As part of the Class of 1930 Lecture series, the Rockefeller Center hosted Ambassador Jane Hartley, who shared her knowledge on the French-American bilateral relationship and her experience as U.S. Ambassador to the French Republic and the Principality of Monaco between 2014 and 2017.
Although she had previously served in the Carter administration and on the Business Roundtable, in fall 2013, Amb. Hartley was running an international consulting firm and had no political ambitions, which made the call from the White House offering the ambassadorship all the more shocking. She described the whirlwind of affairs between her acceptance of the position and her first steps on French soil in the capacity of ambassador, particularly describing the intensity of the vetting process and divestment procedures as well as the overwhelming media reception she received upon landing in France. The most difficult adjustment she had to make though was getting used to constant security escort after a lifetime of living in New York and taking taxis at will.
Amb. Hartley then transitioned into reflections on her achievements and experiences as the chief representative of the United States in France, particularly with respect to cultural exchange programs, the enhancement of economic ties, and the promotion of religious toleration. According to Amb. Hartley, however, one of the most important and interesting implications of her belief in public diplomacy is her understanding of America’s role when unthinkable acts of terrorism strike abroad. Terrorism was the dominant theme of her tenure and she described in vivid detail the horror of the Charlie Hebdo, Bataclan, and Nice attacks, as well as their aftermaths in terms of displays of bilateral solidarity and substantive measures to improve intelligence sharing and counterterrorism cooperation. In an interview with Charlotte Blatt ’18, Amb. Hartley described her role by elaborating on both her own response and that of the country: “My question when I was meeting after one of these attacks with our people was always ‘have we told the French what we know’ and ‘have the French shared with us’ because terrorism does not stop at borders. We have to work together.”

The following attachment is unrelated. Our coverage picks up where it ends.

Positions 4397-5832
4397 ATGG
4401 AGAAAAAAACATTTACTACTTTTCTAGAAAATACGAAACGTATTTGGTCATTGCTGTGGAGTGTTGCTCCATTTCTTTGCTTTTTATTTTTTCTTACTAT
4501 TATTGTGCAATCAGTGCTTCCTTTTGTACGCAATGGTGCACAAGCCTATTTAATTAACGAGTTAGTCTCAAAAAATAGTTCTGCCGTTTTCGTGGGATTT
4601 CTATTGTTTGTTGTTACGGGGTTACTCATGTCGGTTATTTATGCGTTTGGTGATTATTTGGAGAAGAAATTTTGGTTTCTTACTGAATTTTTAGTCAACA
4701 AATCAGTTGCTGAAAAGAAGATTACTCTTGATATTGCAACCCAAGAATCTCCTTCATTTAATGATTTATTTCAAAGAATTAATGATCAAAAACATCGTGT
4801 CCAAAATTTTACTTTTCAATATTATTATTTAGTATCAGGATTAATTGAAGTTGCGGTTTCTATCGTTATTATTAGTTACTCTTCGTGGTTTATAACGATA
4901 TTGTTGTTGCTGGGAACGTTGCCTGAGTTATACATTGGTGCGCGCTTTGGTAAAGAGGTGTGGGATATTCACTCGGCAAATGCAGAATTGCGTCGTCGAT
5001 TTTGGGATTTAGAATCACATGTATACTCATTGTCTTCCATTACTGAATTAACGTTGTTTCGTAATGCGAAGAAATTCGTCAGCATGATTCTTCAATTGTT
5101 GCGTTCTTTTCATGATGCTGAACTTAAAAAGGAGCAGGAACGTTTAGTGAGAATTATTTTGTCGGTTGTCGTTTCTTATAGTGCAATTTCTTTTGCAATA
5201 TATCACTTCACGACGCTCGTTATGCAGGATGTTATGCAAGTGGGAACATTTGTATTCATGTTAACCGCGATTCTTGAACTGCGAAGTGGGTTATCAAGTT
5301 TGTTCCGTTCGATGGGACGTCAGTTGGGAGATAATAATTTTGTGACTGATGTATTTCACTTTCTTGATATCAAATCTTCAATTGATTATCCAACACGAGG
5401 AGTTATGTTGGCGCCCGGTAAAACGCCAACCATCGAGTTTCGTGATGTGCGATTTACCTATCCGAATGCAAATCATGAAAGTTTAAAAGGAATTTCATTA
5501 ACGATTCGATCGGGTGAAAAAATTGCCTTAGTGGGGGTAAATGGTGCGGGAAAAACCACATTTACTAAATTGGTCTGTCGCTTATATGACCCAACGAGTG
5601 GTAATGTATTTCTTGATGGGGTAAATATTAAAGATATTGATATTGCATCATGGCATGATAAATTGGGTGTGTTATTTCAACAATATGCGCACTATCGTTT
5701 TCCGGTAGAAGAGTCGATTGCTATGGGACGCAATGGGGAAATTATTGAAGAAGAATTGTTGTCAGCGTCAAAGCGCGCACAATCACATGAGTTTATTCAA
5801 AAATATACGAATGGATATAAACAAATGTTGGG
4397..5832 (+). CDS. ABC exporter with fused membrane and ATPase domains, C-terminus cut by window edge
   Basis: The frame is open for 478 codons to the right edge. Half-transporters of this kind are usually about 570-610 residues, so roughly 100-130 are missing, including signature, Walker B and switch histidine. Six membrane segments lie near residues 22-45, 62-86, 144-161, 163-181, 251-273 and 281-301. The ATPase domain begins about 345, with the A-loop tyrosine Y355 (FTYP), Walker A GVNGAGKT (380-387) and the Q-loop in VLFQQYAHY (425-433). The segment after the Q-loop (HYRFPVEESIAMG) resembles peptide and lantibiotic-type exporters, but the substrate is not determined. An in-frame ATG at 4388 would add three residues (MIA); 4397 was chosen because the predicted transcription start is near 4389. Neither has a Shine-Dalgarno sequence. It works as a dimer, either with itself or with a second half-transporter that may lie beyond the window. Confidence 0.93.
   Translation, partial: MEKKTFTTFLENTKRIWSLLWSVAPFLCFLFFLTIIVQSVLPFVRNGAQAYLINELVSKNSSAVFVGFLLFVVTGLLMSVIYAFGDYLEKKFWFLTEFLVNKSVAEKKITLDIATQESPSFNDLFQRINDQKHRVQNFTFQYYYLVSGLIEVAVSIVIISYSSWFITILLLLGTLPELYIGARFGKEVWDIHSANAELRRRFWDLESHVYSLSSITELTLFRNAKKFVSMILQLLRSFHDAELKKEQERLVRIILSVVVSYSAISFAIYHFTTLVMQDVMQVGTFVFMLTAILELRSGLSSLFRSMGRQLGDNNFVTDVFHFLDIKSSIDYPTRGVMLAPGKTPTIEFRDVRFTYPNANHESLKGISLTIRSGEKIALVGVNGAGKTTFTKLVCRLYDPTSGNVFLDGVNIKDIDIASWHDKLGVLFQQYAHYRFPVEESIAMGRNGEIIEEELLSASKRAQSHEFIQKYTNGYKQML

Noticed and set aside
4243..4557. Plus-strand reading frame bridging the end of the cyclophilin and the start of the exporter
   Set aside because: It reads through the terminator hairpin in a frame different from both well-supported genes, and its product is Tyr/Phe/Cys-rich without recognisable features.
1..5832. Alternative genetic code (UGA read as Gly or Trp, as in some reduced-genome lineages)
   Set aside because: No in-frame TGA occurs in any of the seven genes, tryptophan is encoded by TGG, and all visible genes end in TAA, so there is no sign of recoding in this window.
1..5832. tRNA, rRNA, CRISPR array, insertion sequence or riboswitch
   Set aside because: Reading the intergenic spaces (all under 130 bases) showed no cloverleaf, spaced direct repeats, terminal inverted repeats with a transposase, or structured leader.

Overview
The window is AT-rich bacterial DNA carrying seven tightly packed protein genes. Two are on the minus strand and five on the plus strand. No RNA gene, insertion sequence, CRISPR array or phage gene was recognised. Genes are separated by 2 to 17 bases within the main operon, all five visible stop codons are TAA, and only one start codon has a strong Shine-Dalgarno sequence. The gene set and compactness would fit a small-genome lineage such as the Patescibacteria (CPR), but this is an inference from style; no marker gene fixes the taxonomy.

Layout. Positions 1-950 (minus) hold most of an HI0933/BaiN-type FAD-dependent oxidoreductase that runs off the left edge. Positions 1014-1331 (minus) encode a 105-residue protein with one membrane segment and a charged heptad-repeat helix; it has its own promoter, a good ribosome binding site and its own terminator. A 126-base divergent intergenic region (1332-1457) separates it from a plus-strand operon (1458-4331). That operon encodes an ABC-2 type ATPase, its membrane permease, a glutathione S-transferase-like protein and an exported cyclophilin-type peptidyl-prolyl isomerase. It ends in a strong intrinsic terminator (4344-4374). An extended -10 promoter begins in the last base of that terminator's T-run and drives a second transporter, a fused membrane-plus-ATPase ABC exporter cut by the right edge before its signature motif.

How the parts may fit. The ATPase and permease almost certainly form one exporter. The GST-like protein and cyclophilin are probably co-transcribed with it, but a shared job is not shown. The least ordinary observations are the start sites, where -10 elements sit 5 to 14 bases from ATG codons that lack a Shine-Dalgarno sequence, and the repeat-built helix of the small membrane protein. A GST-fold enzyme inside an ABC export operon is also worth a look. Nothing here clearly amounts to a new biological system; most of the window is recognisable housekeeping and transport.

Amb. Hartley continued her lecture with an assessment of the future of the Franco-American bilateral relationship. Amb. Hartley expressed confidence in French President Emmanuel Macron as a firewall against “reckless populism” and the Trump administration’s “out-of-step” positions on climate change. She also expressed confidence in the durability of intelligence-sharing institutions, economic ties, and mutual commitments to human rights promotion.
In the interview, Ambassador Hartley concluded by kindly offering some advice to students interested in international affairs and the public sector: “The first thing I would say is do not get discouraged. We are going through a strange time in politics for our country. It can be easy as we get up and look at certain news cycles to be disheartened.” She ended with optimism reiterating that the “institutions and individuals in the public sector really can make a difference.”
As the Class of 1930 Fellow, Amb. Hartley concluded her visit to campus, her first return to Dartmouth since her younger child graduated in 2011, by participating in a student lunch—whose attendees included the War and Peace Fellows—the public event, and a faculty dinner. The following day, she participated in two sections of Kathleen Powers’ International Politics course.
Contributed to by Bryan Bliek ’18, Public Programs Student Assistant and Charlotte Blatt ’18, War and Peace Fellow.